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Joshua Ben Longo’s Monster Skin is where the wild things are

November 05, 2012

Guy Fawkes night is past; the crypt is closed on Halloween; Alla helgons dag is no more, and the Day of the Dead is buried. The annual commemoration of failed political skullduggery; the celebration of ghouls, witches and “sexy” Halloween; and remembrances of the dead are over for 2012. Gone too is the Barbican’s production […]

Guy Fawkes night is past; the crypt is closed on Halloween; Alla helgons dag is no more, and the Day of the Dead is buried. The annual commemoration of failed political skullduggery; the celebration of ghouls, witches and “sexy” Halloween; and remembrances of the dead are over for 2012. Gone too is the Barbican’s production of Maurice Sendak’s “Where The Wild Things Are”. But we are fortunate. It is never too late to celebrate “wild things” if you own a “Monster Skin” rug or chair by Joshua Ben Longo.

Monster Skin rug by Joshua Ben Longo. Photo courtesy of Joshua Ben Longo.


If Longo had not titled his wool upholstered chair and wool rug “Monster Skin”, would we have the same atavistic attraction to them? The design, craftsmanship and superb detailing of the chair’s upholstery is evident, but would we “see” the scaly skin of a monster? Would we remember the “wild things” in Sendak’s book? Or would we see something prosaic like roofing tiles?

Longo’s pieces are not just a superb chair and a whimsical rug, they represent a masterclass in narrative. Titles make a profound difference in the viewer’s perception. Titles can attract or repel the audience, and they can make or break a product. Master colorist Donald Kaufman founded his firm in 1976. Known as the “color guru”, he consulted on the recently renovated American Wing at the Metropolitan Museum of Art. The paints he manufactures are numbered, not named. As Kaufman explained to Elle Decor (US) magazine, “Color names are extremely dangerous, which is why we use numbers instead. People see color differently because of names. Beige is undervalued because the name has a bad association. Mint sounds like the color of a hospital, but call it ‘faded eucalyptus’ and people love it.”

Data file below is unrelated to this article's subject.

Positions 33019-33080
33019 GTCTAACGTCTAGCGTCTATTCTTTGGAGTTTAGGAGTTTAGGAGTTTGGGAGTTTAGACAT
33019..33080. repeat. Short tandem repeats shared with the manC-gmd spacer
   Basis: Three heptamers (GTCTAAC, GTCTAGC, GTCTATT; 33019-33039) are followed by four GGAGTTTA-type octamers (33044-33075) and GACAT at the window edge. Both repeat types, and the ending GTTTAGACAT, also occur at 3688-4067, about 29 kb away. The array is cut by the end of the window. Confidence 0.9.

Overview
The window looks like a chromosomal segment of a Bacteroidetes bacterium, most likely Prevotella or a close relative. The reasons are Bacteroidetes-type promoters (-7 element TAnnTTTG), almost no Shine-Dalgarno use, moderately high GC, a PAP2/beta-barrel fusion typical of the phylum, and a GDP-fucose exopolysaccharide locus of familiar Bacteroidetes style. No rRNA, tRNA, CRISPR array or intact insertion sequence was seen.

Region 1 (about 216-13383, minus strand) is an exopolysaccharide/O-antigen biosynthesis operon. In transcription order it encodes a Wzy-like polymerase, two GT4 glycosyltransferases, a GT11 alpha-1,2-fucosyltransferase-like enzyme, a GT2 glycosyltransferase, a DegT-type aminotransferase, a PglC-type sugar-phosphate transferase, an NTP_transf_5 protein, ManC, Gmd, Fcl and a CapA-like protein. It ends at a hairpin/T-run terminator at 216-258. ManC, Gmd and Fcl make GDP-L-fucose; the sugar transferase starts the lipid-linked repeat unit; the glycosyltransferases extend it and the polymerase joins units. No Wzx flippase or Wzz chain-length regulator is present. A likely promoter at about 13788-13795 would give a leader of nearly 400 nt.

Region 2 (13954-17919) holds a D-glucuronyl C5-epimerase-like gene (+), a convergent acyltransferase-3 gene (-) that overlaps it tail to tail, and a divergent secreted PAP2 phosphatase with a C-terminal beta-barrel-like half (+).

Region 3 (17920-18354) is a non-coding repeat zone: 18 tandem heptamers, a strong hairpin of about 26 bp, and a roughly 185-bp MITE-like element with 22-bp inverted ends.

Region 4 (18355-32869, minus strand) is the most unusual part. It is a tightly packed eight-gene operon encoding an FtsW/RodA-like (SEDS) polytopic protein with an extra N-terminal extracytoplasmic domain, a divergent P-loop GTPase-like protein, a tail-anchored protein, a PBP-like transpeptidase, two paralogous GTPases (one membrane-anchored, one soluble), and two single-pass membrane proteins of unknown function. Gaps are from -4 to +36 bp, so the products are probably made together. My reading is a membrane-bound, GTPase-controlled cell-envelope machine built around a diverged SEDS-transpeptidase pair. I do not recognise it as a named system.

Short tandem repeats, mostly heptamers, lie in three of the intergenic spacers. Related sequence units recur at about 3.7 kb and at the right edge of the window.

Longo’s “Monster Skin” title is genius, but it also connects to his legacy of “Longoland”, his mythical monster characters. What child (or your scribe for that matter) would not want to bed into the depths of the “Monster Skin” chair and dream of wild things, fabled islands and mythical beasts? Who wouldn’t want to push their toes through the wooly scales of Longo’s “Monster Skin” rug and imagine heroic adventures? Who indeed? Which is why every home needs a “Monster Skin”. DJ

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